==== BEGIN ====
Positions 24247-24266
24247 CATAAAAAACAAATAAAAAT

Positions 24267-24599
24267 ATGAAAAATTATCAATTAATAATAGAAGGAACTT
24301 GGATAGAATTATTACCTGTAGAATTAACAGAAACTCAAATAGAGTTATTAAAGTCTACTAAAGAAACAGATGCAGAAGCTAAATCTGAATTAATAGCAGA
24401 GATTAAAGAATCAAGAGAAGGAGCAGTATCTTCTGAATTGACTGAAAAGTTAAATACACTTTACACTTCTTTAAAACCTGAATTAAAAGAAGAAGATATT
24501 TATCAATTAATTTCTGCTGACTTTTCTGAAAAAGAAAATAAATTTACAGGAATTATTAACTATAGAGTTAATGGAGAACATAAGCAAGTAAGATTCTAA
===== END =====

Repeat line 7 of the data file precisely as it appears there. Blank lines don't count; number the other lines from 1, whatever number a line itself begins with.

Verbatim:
24501 TATCAATTAATTTCTGCTGACTTTTCTGAAAAAGAAAATAAATTTACAGGAATTATTAACTATAGAGTTAATGGAGAACATAAGCAAGTAAGATTCTAA